Document Maintenance and Access

From: Staffing

Document Maintenance and Access

Self Auditing

The employment relationship and required documentation is governed by many different governmental regulatory agencies, each maintaining different priorities and compliance requirements. Many laws, covering such topics as discrimination, safety, and immigration, charge governmental regulatory agencies with specific objectives and require certain documents when regulating an employer’s compliance with these laws. Consequently, an effective plan for limiting an employer’s exposure to liability can protect employers from potentially devastating consequences resulting from either a governmental audit or the document request of a plaintiff’s attorney.

Periodic self-audits are an important tool in avoiding legal disputes. While numerous laws make a self-audit increasingly complicated, the potential benefit of identifying and proactively addressing potential claims cannot be understated. Employers who fail to conduct periodic evaluations of their policies, procedures, and practices may find themselves with a multitude of legal liability. When conducting a self-audit of personnel files, an employer should ask the following questions:

  • Does the file reflect all of the employee’s raises, promotions, and commendations?
  • Does the file contain every written evaluation of the employee?
  • Does the file show every warning or other disciplinary action taken against the employee?
  • If company policies provide that written warnings or other records of discipline will be removed from an employee’s file after a certain period, have they been removed?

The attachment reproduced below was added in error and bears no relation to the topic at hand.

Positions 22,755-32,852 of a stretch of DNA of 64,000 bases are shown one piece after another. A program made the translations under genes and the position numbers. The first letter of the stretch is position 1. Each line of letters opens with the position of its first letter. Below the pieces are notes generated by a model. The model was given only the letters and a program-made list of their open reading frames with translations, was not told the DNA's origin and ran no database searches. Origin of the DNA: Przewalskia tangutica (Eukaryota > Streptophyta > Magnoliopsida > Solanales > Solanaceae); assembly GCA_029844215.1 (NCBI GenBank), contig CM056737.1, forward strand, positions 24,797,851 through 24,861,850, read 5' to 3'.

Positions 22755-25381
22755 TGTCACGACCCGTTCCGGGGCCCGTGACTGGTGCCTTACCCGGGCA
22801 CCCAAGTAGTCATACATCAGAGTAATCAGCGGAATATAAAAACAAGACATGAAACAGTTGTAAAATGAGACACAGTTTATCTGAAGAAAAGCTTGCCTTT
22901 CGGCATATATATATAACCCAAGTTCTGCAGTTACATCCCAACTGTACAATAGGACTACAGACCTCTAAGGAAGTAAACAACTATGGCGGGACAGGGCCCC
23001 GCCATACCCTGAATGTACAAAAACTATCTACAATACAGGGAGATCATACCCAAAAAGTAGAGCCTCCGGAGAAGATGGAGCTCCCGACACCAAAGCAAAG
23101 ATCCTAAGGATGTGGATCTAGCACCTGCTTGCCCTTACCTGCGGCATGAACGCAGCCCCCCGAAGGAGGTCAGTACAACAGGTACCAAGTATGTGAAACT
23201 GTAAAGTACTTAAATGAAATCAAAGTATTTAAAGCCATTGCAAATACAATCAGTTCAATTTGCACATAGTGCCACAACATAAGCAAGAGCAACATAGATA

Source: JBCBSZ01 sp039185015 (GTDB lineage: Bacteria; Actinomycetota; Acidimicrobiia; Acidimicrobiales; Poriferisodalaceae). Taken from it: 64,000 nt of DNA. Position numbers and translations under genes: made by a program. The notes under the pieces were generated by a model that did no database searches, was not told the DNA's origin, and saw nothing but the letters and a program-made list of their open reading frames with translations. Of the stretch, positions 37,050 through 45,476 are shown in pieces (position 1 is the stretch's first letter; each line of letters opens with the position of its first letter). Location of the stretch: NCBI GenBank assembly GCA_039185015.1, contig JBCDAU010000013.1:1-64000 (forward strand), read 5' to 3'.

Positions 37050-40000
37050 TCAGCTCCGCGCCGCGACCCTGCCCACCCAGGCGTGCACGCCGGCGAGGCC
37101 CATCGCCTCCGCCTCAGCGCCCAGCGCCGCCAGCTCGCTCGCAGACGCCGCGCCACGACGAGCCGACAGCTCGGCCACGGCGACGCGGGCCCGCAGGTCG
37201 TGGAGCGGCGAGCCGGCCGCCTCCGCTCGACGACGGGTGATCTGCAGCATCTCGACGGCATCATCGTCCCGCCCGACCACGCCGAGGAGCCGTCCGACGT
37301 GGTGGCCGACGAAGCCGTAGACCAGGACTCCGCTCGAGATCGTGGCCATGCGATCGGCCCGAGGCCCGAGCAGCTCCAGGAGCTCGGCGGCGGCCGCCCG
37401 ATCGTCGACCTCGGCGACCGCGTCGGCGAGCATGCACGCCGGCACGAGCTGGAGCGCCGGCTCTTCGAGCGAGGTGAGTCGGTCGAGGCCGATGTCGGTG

• If the employee was on a performance improvement plan, a probationary or training period, or other temporary status, has it ended? Has the file been updated to reflect the employee’s current status?
  • If the employee handbook has been updated since the employee started working for the organization, does the file contain a receipt or acknowledgement for the most recent version?
  • Does the file contain current versions of every contract or other agreement between the employer and the employee?

In performing a self-audit, through asking the previous questions, an employer can be confident that personnel files will be the best defensive weapon against a discrimination claim.

Documents Not to Be Included in a Personnel File

Employers should carefully consider how to file each and every personnel document maintained. The law requires that employers keep a separate file for medical records, but a solid defensive strategy would also include separate files for other types of employee information.

Employment Eligibility Documents

As previously mentioned, employers should keep Forms I-9 in a separate file. While an employer is permitted to photocopy the documents offered by an employee as proof of work eligibility, such practice is not required. Employers who choose to photocopy and retain these documents should not retain the information in a personnel file. Such a practice can generate a resource of information for a plaintiff or regulatory agency seeking to investigate discriminatory employment practices.

Medical Records